A first-ever study to train cats and their people for better health

Shreve’s research is focused on developing that human-animal bond from the point of view of the animal. She hopes that her first-of-its-kind study will show that well-trained cats lead to happier cats, happier people, and stronger bonds.

“Cats play important roles in the lives of their owners,” says Udell, project leader and associate professor in OSU’s department of animal and rangeland sciences[1]. “They can provide companionship, even if they can’t respond exactly like a human. The cat’s need for care often serves to give their owners purpose.” Cats might be the preferred pet for people who live in small apartments or nursing homes. They’re small enough to easily ride under seats in airplanes, buses, or trains.

The cat’s happiness and welfare depends on its human, and like any relationship, success takes work from both participants. Unless cats get the opportunity to socialize with humans and other cats, they’re less likely to learn how to form emotional bonds and achieve good quality of life. At best that’s a lonely life for a cat. At worst, it leads to negative behavior, the reason most people abandon their pets.

Training classes—just like puppy kindergarten—present a perfect opportunity for socialization. But research into human-cat bonding and its benefits lags 15 years and hundreds of studies behind that of dogs. Thanks to a grant from Nestle, Shreve and Udell will begin to fill the research gap.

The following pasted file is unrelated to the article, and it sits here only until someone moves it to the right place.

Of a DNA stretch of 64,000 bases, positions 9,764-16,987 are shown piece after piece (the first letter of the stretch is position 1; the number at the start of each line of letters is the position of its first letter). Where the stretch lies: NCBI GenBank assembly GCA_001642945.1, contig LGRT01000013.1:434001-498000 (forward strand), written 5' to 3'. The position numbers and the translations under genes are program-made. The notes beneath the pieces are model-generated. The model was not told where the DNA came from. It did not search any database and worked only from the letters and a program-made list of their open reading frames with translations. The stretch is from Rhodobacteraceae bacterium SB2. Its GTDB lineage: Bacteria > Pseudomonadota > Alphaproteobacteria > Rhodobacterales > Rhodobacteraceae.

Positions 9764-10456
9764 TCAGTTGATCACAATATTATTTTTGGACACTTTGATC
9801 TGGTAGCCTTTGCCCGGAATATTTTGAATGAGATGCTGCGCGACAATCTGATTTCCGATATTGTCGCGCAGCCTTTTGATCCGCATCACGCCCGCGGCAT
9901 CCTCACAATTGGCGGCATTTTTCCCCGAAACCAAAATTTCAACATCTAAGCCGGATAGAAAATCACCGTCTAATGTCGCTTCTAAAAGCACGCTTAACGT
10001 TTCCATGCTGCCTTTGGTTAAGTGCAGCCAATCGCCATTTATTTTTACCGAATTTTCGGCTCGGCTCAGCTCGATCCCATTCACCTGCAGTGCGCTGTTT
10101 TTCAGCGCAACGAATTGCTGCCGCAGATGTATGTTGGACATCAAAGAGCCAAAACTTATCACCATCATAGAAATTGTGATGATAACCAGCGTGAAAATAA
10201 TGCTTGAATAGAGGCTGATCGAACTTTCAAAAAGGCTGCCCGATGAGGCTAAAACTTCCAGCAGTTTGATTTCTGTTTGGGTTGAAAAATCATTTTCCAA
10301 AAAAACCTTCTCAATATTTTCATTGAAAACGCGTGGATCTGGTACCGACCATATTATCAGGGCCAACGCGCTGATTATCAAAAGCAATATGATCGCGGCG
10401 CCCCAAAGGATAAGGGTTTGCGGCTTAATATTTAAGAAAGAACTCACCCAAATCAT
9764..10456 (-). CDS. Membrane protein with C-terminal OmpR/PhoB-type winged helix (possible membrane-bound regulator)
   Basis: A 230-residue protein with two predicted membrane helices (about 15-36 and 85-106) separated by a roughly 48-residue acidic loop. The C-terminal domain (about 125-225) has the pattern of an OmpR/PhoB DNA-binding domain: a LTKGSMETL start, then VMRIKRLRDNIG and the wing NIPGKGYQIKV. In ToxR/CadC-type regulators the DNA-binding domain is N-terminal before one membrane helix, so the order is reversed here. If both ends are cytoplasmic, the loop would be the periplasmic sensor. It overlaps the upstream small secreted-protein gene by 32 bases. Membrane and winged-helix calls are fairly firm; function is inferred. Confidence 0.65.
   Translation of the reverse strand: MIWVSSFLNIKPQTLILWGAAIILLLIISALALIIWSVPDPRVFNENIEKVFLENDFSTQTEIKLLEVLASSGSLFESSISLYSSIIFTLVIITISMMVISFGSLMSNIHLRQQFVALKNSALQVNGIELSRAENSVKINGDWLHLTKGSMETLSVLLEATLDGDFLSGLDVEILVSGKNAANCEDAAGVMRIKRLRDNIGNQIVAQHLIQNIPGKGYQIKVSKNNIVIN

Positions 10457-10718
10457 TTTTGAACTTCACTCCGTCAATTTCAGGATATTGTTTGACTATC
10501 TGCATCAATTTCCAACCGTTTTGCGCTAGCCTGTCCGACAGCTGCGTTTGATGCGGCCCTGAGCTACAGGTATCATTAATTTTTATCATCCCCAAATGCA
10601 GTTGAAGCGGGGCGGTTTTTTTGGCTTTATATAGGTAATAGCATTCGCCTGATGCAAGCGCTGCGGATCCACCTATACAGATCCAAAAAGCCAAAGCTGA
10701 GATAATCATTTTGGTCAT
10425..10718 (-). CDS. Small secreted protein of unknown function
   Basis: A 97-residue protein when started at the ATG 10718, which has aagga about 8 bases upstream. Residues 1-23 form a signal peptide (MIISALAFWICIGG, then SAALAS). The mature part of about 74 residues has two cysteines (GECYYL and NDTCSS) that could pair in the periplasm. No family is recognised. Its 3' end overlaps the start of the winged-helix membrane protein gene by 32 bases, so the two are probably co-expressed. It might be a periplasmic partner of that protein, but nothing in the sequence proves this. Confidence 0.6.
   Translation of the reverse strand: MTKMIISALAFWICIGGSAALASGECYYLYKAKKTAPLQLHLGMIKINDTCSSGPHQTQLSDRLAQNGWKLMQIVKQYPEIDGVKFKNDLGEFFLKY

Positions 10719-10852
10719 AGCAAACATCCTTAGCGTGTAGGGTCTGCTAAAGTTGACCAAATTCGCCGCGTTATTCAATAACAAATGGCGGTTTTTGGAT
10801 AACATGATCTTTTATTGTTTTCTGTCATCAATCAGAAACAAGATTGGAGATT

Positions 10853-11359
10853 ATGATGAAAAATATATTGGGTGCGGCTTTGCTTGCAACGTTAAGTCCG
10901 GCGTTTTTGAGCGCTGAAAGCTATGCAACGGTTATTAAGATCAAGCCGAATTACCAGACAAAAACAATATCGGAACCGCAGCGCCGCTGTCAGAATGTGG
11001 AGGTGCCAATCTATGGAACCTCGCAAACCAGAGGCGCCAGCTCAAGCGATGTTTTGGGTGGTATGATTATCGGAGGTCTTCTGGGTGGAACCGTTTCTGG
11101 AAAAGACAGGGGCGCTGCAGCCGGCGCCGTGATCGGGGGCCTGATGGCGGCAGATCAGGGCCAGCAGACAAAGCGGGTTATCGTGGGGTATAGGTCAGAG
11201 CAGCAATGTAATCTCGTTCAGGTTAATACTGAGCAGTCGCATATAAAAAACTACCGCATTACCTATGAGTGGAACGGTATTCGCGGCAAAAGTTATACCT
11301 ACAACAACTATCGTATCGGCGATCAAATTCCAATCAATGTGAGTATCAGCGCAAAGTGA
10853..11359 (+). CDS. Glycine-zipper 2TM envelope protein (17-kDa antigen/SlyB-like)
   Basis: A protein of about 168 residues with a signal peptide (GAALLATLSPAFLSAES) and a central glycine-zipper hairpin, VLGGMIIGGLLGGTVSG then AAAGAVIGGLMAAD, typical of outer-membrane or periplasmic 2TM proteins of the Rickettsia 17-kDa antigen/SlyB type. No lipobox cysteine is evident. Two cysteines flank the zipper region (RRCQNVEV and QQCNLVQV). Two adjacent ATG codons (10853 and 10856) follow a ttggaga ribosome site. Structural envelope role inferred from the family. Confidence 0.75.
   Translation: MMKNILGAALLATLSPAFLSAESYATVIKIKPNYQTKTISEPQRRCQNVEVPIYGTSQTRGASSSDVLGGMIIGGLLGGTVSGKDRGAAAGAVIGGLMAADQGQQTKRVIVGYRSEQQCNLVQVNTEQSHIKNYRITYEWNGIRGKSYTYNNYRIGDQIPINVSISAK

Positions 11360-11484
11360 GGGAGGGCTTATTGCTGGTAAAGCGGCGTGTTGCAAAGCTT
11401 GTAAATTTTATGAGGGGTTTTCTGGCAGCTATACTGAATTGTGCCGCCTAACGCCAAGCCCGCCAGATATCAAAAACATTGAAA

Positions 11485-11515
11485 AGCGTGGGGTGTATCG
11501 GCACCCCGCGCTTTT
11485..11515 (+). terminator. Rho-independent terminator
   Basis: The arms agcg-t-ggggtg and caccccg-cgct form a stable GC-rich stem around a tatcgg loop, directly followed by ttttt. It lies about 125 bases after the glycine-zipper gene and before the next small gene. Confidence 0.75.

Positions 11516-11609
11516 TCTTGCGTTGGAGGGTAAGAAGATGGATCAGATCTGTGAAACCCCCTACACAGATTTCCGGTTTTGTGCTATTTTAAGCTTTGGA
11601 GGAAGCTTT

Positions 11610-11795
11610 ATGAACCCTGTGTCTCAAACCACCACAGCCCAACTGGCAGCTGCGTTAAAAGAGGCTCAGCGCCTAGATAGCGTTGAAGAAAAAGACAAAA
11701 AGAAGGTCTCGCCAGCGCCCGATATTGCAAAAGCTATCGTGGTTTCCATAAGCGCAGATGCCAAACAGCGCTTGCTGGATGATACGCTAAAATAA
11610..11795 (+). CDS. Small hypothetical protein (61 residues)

“Some of these things that people think are species differences could be experience differences,” Shreve says. “What would children be like if never given the opportunity to socialize?”

Before starting the class, Shreve puts the kittens through a series of cognitive-behavioral tests. She uses behavior to measure the way a cat’s brain processes information, much like tests to gauge a baby’s perception of the world.

For one of these tests, Elikamida Toran sits cross-legged on a padded floor in Udell’s lab on the OSU campus. Pocket, her 4-month-old calico kitten, roams the room, returning periodically to nudge attention from her human companion. Shreve observes the kitten’s response to a series of tests and challenges. When Toran steps out of the room, Pocket follows her to the door but soon returns to her exploration. Shreve notes Pocket’s response to two unfamiliar people, one who pets her, another who does not. When Toran returns to the room, Shreve observes the kitten’s response to various cues from Toran as streamers flutter from a fan.

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